Report: Construction, operation flaws led to Taum Sauk breach

An independent expert who examined the breach of the upper reservoir of AmerenUE’s 408-MW Taum Sauk pumped-storage project says poor construction practices and failure to meet intended design criteria led to the Dec. 14, 2005, failure of the mountaintop reservoir.

The report, by Paul C. Rizzo Associates Inc., also said it is Rizzo’s opinion that a secondary cause of the failure was inadequate attention to dam safety considerations in regard to design, operation, and management of the facility.

Rizzo’s 144-page report, commissioned by AmerenUE, said the utility found in October 2005 that plastic pipe supports housing reservoir level controls had failed and that repairs were not implemented prior to the dam failure because employees believed water level protection sensors would serve as backup protection. However, Rizzo said, those sensors were improperly installed, too high on the dam wall to be effective. Failure came during pump-back operations.

“During the morning of Dec. 14, 2005, the auto stop elevation for the second pump was not reached until overtopping had occurred and the Upper Reservoir Dike was very near to or at a failed condition,” the report said.

Water saturated fine materials in dam wall

Rizzo said the reservoir’s failure began 10 to 13 minutes after overtopping began. The report said the rock dam wall failed quickly because the quality of the material used in the dam’s original construction deviated from design specifications. Because of the fine-grained material used in the dam, water was unable to pass through the rockfill structure and saturated it, much like water saturates a sponge. An excessive amount of water collected in the dam material and at the foundation interface. That created an unsafe condition, causing the dam to fail in a rapid manner.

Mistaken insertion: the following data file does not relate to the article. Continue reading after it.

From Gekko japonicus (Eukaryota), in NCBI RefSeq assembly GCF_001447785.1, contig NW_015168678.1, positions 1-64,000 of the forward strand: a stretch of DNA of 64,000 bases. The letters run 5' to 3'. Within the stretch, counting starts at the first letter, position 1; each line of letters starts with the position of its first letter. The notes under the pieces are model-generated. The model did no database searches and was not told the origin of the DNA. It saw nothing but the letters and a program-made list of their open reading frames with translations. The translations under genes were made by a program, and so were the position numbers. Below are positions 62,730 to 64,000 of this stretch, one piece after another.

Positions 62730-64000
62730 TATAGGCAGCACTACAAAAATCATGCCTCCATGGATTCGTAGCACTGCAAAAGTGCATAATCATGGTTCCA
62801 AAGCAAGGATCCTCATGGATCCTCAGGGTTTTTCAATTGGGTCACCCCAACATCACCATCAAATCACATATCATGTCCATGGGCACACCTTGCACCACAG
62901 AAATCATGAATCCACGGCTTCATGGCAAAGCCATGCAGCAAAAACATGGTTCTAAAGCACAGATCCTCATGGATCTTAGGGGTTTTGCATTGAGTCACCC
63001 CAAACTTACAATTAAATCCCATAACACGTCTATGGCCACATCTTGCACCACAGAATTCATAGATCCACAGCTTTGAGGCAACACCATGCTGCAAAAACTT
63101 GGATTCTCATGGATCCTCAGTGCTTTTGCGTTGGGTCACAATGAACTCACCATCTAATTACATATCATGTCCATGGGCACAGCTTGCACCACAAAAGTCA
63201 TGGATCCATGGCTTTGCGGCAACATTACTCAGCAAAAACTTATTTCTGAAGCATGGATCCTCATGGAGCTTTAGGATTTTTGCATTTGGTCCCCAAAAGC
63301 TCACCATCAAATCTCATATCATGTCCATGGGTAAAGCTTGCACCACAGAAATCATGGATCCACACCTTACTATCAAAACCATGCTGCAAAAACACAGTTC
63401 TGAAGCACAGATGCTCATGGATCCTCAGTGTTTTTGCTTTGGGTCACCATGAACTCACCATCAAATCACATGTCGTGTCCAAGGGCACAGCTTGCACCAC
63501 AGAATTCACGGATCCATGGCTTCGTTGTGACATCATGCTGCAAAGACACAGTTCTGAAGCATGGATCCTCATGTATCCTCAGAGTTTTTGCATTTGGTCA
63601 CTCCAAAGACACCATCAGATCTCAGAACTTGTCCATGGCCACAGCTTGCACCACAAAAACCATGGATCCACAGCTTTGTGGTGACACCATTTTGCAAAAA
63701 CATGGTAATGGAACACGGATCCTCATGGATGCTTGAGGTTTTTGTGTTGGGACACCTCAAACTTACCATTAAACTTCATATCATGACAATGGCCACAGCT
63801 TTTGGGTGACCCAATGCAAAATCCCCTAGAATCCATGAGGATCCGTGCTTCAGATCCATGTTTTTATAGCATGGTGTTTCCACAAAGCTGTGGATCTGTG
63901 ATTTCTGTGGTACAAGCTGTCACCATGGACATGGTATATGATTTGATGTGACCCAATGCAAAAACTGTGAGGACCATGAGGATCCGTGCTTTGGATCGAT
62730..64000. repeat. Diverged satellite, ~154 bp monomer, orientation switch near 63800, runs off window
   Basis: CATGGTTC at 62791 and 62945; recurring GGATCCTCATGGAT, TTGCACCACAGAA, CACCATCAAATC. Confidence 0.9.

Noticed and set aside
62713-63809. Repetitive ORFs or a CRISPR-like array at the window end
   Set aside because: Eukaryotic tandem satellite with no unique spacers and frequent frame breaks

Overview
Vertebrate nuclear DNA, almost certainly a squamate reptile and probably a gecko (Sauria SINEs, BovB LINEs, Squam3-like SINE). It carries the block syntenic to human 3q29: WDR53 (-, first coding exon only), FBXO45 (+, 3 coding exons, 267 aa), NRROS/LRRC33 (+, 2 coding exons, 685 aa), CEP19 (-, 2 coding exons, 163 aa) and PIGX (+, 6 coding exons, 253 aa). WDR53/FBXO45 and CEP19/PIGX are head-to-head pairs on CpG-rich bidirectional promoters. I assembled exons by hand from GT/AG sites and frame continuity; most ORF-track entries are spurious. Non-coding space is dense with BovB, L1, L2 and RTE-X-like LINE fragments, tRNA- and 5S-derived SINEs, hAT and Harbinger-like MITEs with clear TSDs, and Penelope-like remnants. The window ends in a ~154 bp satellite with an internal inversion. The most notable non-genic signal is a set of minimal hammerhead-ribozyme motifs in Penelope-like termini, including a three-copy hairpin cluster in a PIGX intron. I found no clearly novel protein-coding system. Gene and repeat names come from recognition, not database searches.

The breach released about 4,300 acre-feet of water, injuring three children of a park superintendent living below the dam, near Lesterville, Mo.

While the original design of the reservoir was consistent with practices of the late 1950s and early 1960s, Rizzo found the builders did not follow best construction practices available at the time. The dam was completed in 1963.

Additionally, Rizzo said construction practice in the field was not consistent with the intent of design drawings and specifications.

Overflow sensors installed at wrong elevation

The report also said design and specification of the water level instrumentation system was not sufficiently conservative. The plant had a single control system monitoring water levels that normally shut off pumps, plus a back-up system designed to shut off pumps should the other system fail.

Rizzo said overflow protection sensors should have been installed two feet below the crest of the parapet. Instead, they were found at seven inches and four inches below the crest. Had the probes been at design elevations, the overtopping might not have occurred, Rizzo said. Even given the loss of the back-up water level protection, overtopping still could have been prevented had the level control instrumentation supports not failed, the report said.

While operators and technicians for Taum Sauk (No. 2277) followed operational and inspection procedures as provided by AmerenUE, inadequate attention was paid to dam safety considerations, Rizzo said. Additionally, responsibilities for plant operation and dam safety were handled by a single individual. The report said any one person with those responsibilities might be forced to balance dam safety and operational considerations.

Dam must be rebuilt if reservoir is to be restored
The consultant concluded restoration of the upper reservoir to an operating condition cannot be achieved by simply repairing the breach. Restoration, if undertaken, would require the entire dam to be rebuilt with a completely different, more robust design.

No decision will be made about rebuilding the upper reservoir until the Federal Energy Regulatory Commission completes its investigation, the company said.

Ameren responds to report’s recommendations

St. Louis-based Ameren Corp., parent of AmerenUE, said April 7 it would respond decisively to the report. Ameren Chairman Gary Rainwater said the company is creating a dam safety program with an experienced civil engineer as chief dam safety engineer.

The program will include an updated dam inspection plan and site-specific safety and instrumentation training. The chief dam safety engineer will have the authority to conduct unannounced facility inspections and to take corrective action, including plant shutdown, when dam safety is threatened.

The company said it plans to establish an independent quality assurance team to review and strengthen operational processes and procedures throughout the generation system. Ameren also will re-examine safety procedures at all of its facilities, including emergency action plans, and evaluate the training of employees in safety and operations.

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